March 30, 2009, 2:34 PM — Ask an IT Leader
Mark O'Gara, vice president of infrastructure management at Highmark Inc. discusses dealing with users.
Q. I'm always reading in the trade press how important it is for IT pros to understand users and their needs. I'd like to get ahead, so I've tried this, but I just get frustrated over how clueless most users are. I can't seem to react to them with anything but irritation. OK, it's not a great attitude, I can see that. Can I change, or should I give up my hopes of advancing and just hide out in my cubicle slamming out code?
A. If I were to rephrase your question, I might ask it like this: Do I need to interact with my customers to understand their needs and so advance my career in IT?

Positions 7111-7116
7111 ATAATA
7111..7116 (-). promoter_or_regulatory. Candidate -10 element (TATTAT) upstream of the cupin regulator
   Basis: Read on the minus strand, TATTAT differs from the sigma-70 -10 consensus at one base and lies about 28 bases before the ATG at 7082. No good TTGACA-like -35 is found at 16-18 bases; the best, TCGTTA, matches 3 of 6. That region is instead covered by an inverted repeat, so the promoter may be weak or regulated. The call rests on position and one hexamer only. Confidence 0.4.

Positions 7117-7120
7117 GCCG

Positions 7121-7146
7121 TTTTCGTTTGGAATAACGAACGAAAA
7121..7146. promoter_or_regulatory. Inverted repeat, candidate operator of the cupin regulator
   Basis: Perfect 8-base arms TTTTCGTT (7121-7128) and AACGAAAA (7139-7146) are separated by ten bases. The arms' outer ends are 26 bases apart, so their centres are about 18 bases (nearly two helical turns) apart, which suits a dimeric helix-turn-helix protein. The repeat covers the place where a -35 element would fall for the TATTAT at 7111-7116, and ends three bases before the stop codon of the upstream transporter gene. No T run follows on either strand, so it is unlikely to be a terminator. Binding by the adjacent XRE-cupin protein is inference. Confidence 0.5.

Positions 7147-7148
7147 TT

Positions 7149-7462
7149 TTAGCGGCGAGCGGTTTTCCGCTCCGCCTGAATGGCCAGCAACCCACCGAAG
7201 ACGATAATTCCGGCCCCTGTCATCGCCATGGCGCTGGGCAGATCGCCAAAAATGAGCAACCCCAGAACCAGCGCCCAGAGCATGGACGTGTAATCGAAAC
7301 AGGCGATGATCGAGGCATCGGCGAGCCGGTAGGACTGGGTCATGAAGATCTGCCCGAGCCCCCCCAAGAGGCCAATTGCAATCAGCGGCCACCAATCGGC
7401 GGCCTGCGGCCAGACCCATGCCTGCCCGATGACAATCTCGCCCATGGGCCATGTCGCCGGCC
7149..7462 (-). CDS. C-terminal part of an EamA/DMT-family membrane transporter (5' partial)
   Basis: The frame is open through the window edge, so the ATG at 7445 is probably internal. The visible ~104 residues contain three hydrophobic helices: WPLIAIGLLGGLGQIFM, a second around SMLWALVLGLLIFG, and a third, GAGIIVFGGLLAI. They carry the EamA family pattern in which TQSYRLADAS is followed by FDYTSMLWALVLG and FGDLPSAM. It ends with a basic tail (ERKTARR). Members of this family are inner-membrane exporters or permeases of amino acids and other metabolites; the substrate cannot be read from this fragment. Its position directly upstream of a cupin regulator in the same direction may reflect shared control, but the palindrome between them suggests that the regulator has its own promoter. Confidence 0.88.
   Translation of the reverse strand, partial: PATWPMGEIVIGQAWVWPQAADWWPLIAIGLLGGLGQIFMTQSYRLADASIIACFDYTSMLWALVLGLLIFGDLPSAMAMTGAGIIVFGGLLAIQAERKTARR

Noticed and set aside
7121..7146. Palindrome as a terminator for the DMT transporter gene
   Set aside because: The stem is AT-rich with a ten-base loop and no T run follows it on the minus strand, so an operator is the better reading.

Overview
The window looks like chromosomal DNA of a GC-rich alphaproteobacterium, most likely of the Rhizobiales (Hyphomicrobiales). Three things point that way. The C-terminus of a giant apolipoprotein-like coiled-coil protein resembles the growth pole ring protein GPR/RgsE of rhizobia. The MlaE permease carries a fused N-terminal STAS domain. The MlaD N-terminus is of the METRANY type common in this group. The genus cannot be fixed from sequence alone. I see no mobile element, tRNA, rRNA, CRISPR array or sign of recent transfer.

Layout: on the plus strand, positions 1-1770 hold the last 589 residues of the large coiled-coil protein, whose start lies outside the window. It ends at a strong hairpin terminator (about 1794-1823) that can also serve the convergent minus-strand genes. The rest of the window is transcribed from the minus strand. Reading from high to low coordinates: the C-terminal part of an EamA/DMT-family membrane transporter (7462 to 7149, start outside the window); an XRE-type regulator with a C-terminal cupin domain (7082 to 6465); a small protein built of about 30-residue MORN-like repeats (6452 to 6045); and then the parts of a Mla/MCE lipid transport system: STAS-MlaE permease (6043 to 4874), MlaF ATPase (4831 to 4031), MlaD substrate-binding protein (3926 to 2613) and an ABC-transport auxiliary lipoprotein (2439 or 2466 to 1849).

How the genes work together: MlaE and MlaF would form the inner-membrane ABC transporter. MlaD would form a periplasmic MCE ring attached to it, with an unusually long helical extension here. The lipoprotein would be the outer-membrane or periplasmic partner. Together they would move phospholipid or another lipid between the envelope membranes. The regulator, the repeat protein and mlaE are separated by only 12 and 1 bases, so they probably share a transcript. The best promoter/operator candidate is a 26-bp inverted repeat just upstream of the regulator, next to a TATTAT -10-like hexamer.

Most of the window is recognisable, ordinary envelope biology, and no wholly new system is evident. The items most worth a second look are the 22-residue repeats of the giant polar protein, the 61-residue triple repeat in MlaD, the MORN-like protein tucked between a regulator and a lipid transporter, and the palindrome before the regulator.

To me, advancing your career means that you do your job well and help solve problems. For the IT organization to be successful, everyone needs to play their position and support the business needs of the company. If you are a programmer, you do not need to interact directly with end users to advance your career. However, there needs to be a function within IT that has a direct interface to the customer, depending on the size and maturity of the organization. You can advance your career by helping your peers do new things, volunteering to help solve problems, learning new technologies, or simply by excelling at writing great code that minimizes demands on network and computing resources.
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